“You know it was self-defense!…I mean, running into the brush yelling Colonize, Colonize, and all that. They were going to force me to have babies. I was going to be tied to a tree and raped, for goodness’ sake. It was a mass-delusional system…and anybody who doesn’t agree has to be shut up somehow because it’s too terrifying. So I ran away, but they wouldn’t let it be; they came back after me to drag me back into that insanity and I killed them; I had to.”
That passage comes towards the end of Russ’s novel, after our heroine is the only one left alive. She and a half-dozen others had been stranded on a habitable planet where they will never be found, and after making half-assed attempts at “colonization,” our heroine has gotten fed up with them and the dictatorial ways of some of the men and killed them all. This happens about halfway through the book, leaving her seventy pages or so (it’s a short novel) to ruminate on her sins and her upcoming fate of dying alone.
With such a skeletal plot, the book gets by on voice alone. The narrative can seem slapdash or tedious because of the thinness of the other characters, but Russ controls the heroine’s voice more skillfully than her character’s blunt, sometimes clunky rants make it seem. She teeters between despondent, angry theorizing and irrational misanthropy; she’s not merely a “feminist” character, but also a “Trembler,” a member of a rather ascetic and Purtian-ish sect of fatalistic Christianity. (Draw Kierkegaard comparisons as you will.) I think it was Raymond Smullyan who said that Schopenhauer damaged his case by jumping back and forth between cosmic pessimism and whines about every little thing that bothered him. We Who Are About To… mixes those two aspects, the rebellious and the pathological, inextricably.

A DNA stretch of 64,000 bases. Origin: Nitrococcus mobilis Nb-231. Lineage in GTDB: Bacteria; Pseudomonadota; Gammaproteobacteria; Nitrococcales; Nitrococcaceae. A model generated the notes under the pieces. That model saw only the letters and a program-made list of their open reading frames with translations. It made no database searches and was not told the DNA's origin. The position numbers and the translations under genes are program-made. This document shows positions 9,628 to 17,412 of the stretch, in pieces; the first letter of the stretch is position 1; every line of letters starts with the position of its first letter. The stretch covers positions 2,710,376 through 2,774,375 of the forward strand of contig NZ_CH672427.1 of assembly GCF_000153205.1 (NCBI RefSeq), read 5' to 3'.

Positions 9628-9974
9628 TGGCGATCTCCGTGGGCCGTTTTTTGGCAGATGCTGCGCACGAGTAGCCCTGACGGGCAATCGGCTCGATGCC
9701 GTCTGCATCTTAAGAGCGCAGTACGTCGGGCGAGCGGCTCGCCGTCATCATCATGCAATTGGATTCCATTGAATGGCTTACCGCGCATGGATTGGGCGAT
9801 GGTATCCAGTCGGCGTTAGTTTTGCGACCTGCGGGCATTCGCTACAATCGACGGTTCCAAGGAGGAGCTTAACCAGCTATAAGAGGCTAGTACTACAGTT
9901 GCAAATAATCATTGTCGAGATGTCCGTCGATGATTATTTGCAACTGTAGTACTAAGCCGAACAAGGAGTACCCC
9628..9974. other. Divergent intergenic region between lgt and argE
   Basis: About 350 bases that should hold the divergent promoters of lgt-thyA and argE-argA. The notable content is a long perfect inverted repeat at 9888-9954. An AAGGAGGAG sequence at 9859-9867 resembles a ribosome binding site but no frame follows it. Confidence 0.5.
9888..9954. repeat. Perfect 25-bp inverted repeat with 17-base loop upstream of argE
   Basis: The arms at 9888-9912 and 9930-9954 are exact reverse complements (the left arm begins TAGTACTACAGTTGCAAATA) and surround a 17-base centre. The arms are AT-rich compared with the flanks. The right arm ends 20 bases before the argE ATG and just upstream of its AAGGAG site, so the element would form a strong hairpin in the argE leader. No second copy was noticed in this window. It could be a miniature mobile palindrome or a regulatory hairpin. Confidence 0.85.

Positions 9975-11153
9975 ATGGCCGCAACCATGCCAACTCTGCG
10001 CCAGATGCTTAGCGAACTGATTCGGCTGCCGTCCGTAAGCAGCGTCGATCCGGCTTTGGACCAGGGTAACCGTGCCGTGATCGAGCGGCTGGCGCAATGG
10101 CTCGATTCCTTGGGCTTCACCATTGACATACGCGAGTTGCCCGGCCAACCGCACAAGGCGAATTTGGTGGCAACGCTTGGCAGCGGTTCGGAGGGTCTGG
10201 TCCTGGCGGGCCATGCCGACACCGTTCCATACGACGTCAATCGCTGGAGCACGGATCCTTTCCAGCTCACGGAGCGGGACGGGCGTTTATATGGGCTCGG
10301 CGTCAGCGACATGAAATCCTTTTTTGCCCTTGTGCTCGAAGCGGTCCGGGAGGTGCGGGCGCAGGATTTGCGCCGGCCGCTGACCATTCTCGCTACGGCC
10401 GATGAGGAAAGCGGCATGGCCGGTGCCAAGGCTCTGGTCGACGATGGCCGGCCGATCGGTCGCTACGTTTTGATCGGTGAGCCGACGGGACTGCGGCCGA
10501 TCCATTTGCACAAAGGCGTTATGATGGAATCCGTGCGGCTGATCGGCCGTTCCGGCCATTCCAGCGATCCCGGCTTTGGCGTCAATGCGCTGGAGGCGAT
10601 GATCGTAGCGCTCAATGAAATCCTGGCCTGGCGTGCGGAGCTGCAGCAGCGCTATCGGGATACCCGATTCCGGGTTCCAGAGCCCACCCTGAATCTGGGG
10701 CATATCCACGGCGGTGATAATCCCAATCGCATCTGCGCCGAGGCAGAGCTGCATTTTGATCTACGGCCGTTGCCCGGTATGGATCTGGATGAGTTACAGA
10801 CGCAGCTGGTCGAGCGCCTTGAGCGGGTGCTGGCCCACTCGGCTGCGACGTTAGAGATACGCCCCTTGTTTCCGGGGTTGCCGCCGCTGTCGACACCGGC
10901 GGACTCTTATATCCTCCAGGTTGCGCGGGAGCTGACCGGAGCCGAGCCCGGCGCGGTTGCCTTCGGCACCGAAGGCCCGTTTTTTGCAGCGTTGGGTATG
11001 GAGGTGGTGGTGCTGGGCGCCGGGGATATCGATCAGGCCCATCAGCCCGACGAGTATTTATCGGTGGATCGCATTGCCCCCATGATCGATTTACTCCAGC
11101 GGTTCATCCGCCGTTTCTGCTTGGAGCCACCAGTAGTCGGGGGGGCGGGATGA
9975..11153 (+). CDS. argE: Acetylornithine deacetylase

It’s there first early on, when our heroine gives a list of the reasons why their little group is so very doomed, including:
That there were no mineral poisons, but that we couldn’t test for organics of allergens.
That we could die of exposure in the winter because we had no way to make heat after our bungalow wore out and that was in six months.
That heart failure could kill.
That each of us carried five to eight lethal genes, and that even without them, humanity had not exactly been breeding for survival for the past hundred years.
Even though she’s right that they very certainly are doomed (the general idiocy of the other characters is reason enough), she grasps at too many straws here, both significant and insignificant, because she has a vested interest in their deaths. She is disgusted by society and wants it done with, at least within a billion mile radius.
The other characters tend to be pretty annoying, but the full thrust of our heroine’s disgust is implicit, denoted by the genre in which Russ is writing. Russ is answering the long tradition of macho, libertarian science fiction novels that, even post-New Wave, had shown no sign of abating. Books like Poul Anderson’s Tau Zero idolize the strong, hyperrational man who holds society together by casting off antiquated sentiments like monogamy and altruism; the female ideal is a tough, loose woman who naturally respects that man above all–and sleeps with him (she sleeps with others too, but he’s the one she respects). (See also: Heinlein, Asimov, Simmons, etc., etc.) Even if it’s not as insidious as the great masculine traditions of literature, it’s far more blatant and clumsy, and We Who Are About To… is the equally blatant response. But only in the first half.